March 11th: Wildlife Tracking class, indoors with Marcus Reynerson, 3:00-5:30pm, $35*. See above for more details.

March 12th: Wildlife Tracking outdoor excursion with Marcus Reynerson, 8:30am – 12:30pm, $45*.  Combine this class with the March 11th class and save $10.  See above for more details.

March 20th: Methow Conservancy Spring Equinox Walk.  Join us for a free walk to see what’s sprouting on the first day of Spring!  3:00 – 5:00pm, free but space is limited.  Contact Mary at mary@methowconservancy.org or 509-996-2870 to register.  Stay tuned for more spring walk dates soon!

April 11th (note: 2nd Tuesday!): “Can You Eat That?" with local herbalist and author, Rosalee de la Forêt, 7:00-8:30pm, free, at the Methow Valley Community Center, Twisp. From deliciously edible to potently poisonous, join local herbalist and author, Rosalee de la Forêt, on a photo tour of the Methow and discover the edible, medicinal and poisonous plants of this beautiful valley. She’ll be covering many plants found in her brand new book, Alchemy of Herbs: Transforming Everyday Ingredients into Foods and Remedies that Heal, which will be available at the program from the Trails End bookstore. The program is free and open to everyone. The doors open at 6:30pm.  For more information, contact 996-2870 or mary@methowconservancy.org.

April 15th: Wildlife Tracking Intensive, first of six sessions with instructor Nate Bacon.   Click here for more information.

 

May 2nd: Methow Conservancy “First Tuesday” Program, “Tides” with Jonathan White, 7:00-8:30pm, free, location TBA

June 1st – 4th: Methow Conservancy Spring Naturalists’ Retreat.   TheNaturalists’ Retreat is an annual celebration of the Methow Valley in springtime! The class is limited to 20 people and costs $200*/person, including one catered dinner. To register or for more information, contact Mary at 509-996-2870 or mary@methowconservancy.orgClick here for more information

October 7-8th:  Wildlife Track & Sign Certification Class, $200*.  Spend two full days in the field with professional wildlife tracker, naturalist and educator, David Moskowitz.  David's approach is highly interactive, with "test" questions starting the moment we meet-up. David actively engages participants in identification and interpretation of tracks and signs, and builds in lots of time for questions and discussion too.  This style is an excellent way to learn and investigate, with the goal being to attain a wildlife tracking certificate through Cybertracker Conservation.  Certificates are awarded on three levels. The whole experience is a lot of fun to boot!  The class is limited to 11 people, and costs $200* per person. Lodging and food are on you own. Contact Mary to register at 509-996-2870 or mary@methowconservancy.org

News from Other Organizations
The Okanogan Conservation District in collaboration with TwispWorks present Fire Resistant Construction: A Methow Skills for Small Business Workshop for Builders, Designers and Architects.  March 1, 5:00 pm - 7:00 pm, Free.  Get details on the latest research into how homes ignite in wildfire events from the Insurance Institute for Business and Home Safety and the Missoula Fire Sciences Laboratory of the U.S. Forest Service. Review Firewise best practices for home siting, excavation, and construction, and Representatives from manufacturers of products specifically designed to reduce home ignitions will be available to answer questions.  This workshop is presented free of charge but registration is required and seating is limited to 20 participants.  Learn more and sign up here.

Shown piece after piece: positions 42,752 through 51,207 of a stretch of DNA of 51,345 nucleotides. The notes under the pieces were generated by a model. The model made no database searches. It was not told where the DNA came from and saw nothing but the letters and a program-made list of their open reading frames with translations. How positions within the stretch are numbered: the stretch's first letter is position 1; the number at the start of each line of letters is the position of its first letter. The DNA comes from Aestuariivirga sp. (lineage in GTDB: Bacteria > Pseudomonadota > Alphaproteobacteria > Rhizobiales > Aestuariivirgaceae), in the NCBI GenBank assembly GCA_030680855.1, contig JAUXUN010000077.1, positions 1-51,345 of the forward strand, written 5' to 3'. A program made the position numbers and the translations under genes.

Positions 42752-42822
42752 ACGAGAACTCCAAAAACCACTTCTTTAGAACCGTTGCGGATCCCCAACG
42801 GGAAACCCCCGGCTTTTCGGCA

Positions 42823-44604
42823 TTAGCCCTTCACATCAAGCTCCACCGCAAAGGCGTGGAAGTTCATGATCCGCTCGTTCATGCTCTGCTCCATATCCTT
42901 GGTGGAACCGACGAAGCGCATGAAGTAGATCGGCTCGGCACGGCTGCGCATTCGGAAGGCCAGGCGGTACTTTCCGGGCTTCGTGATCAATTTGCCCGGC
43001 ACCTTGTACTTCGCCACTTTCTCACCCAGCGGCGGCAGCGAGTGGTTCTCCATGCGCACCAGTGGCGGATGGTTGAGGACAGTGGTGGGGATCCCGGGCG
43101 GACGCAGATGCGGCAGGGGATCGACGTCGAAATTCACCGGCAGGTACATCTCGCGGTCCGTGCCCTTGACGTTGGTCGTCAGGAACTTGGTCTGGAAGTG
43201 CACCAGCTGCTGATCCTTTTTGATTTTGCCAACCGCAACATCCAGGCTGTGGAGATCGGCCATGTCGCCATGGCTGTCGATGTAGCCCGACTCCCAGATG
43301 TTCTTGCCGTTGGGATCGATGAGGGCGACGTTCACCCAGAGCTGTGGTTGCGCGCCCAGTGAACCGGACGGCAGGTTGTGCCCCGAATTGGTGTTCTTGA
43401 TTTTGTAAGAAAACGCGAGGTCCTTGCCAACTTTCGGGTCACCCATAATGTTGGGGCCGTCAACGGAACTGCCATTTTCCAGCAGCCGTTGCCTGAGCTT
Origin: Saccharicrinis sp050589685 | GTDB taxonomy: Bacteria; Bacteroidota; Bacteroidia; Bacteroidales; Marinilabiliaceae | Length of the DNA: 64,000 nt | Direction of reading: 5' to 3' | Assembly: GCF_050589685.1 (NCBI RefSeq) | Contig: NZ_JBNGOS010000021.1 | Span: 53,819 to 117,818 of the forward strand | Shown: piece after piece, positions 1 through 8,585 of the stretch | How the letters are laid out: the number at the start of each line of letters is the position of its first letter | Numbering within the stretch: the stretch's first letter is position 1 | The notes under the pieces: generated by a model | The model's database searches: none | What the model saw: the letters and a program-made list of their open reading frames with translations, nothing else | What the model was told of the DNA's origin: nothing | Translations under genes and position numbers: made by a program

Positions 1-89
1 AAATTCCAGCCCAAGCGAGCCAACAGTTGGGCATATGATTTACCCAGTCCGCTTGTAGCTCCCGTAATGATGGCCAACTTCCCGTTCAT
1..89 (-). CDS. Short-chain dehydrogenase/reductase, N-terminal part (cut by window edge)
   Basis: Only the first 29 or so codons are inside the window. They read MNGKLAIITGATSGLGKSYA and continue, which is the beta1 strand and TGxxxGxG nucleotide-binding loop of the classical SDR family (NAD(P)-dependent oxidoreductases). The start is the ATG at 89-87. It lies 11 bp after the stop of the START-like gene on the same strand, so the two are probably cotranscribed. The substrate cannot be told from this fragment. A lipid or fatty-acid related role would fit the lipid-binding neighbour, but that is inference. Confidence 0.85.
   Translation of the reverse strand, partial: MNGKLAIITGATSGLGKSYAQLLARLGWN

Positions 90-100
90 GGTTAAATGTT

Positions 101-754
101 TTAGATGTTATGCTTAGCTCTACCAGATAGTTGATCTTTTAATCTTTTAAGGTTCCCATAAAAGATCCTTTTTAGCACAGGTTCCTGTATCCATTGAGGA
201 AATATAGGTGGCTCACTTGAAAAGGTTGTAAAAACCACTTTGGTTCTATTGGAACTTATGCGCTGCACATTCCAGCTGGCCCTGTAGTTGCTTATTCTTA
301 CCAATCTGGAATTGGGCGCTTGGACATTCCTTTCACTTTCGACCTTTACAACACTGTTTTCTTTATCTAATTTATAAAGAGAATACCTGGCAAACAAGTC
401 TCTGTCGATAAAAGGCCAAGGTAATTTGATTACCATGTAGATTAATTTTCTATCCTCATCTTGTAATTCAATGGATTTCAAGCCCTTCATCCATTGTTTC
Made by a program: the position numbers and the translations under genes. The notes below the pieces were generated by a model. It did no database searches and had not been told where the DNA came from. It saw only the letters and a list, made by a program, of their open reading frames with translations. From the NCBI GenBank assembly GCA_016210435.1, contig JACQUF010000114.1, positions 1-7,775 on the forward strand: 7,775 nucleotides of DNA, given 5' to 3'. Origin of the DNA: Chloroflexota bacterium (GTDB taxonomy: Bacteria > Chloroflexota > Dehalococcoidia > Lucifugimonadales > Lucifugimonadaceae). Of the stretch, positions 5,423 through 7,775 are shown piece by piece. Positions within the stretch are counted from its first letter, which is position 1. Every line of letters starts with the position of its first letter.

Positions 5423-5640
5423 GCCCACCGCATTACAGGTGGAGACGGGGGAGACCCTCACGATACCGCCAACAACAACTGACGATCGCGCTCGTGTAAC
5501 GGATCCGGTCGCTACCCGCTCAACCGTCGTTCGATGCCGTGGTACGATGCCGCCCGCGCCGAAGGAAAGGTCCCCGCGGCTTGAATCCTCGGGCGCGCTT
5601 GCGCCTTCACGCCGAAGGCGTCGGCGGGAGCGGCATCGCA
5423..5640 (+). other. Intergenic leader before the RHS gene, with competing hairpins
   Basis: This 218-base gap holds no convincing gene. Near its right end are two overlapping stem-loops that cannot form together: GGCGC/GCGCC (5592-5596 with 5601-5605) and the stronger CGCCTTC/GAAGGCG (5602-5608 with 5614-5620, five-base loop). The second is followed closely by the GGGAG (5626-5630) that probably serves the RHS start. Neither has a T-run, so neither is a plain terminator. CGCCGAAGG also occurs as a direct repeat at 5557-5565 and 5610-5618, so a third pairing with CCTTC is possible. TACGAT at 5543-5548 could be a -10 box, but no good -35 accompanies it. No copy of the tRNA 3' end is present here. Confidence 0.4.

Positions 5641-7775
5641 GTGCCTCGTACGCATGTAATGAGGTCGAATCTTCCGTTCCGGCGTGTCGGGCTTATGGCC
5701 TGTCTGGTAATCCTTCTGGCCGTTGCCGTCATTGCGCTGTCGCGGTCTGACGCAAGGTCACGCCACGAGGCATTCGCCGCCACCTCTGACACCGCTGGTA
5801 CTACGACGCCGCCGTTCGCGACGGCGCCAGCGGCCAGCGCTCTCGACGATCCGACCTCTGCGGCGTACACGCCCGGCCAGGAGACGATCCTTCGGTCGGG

The Methow Watershed Council is seeking to fill an open spot “at-large” position to work cooperatively on local water use and management issues.  Individuals wishing to volunteer for this position must live within the boundaries of the Methow Watershed and be willing to attend monthly meetings the 3rd Thursday of each month.  Learn more about the Methow Watershed Council here.  Please submit a simple Letter of Interest containing a brief description of your background related to water and why you are interested by: Friday, March 10, 2017 to Greg Knott, P.O. Box 154, Winthrop, WA  98856, or email gknott47@gmail.com.    

Okanogan and Ferry USDA Farm Service Agency (FSA) recently announced that the two counties are accepting applications for the Emergency Forest Restoration Program (EFRP).  This program may cost share are replanting of trees in areas burned in 2014 and 2015 fires.  Cost share includes labor and cost of trees.  The deadline to sign up is March 1See this link for more info.
 
The Community Foundation of North Central Washington Scholarship Program (CFNCW) is now accepting applications. The deadline for most scholarships is March 1st.  CFNCW manages over 90 scholarship funds with varying criteria established by generous donors who want to help students achieve their dreams. Many of the scholarships seek to support students with the greatest financial need.  Students can review scholarships through the online Scholarship Guide, which allows students to sort and filter scholarships by geographic area, GPA, award amounts, study area, and other specific criteria.  See all the details here.

Life on the Pacific Crest Trail. March 30th the Twisp Library hosts sociology professor, and PCT thru-hiker Richard Brinkman as he presents "Life on the Pacific Crest Trail". 6pm. FREE.

Earthday Spring Clean-up Event for Pearrygin Lake State Park.  April 23rd 8:30am - noon. Volunteers needed to pile debris and spruce up the trails and park.  We’ll BBQ afterwards and you can take a short spring hike on the trails afterwards.  Please join us – we’ll need lots of helpers!

The National Park Service and the United States Fish and Wildlife Service recently released their Draft Environmental Impact Statement (EIS) for Grizzly Bear Restoration in the North Cascades Ecosystem.  The draft EIS is available for public review and comment at this website through April 28th.

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Contact us at 509-996-2870 or info@methowconservancy.org

*Our Cancellation and Refund Policy
If you cancel or leave a fee-based course for any reason:
Full refunds will be given if the request is received two weeks or more before the day of the program (class, workshop, field trip, etc.).  If the cancellation is made less than two weeks before the start of the program, the Methow Conservancy will give a full refund only if we are able to fill your spot.  If you cancel 24 hours or less before the start time of the program or after the class has started there will be no refund of the program fee.  Although we rarely need to do so, we reserve the right to cancel a program.  In this case you will receive a full refund.

 
 
 
 
 
 
315 Riverside Avenue / PO Box 71    Winthrop, WA 98862     509.996.2870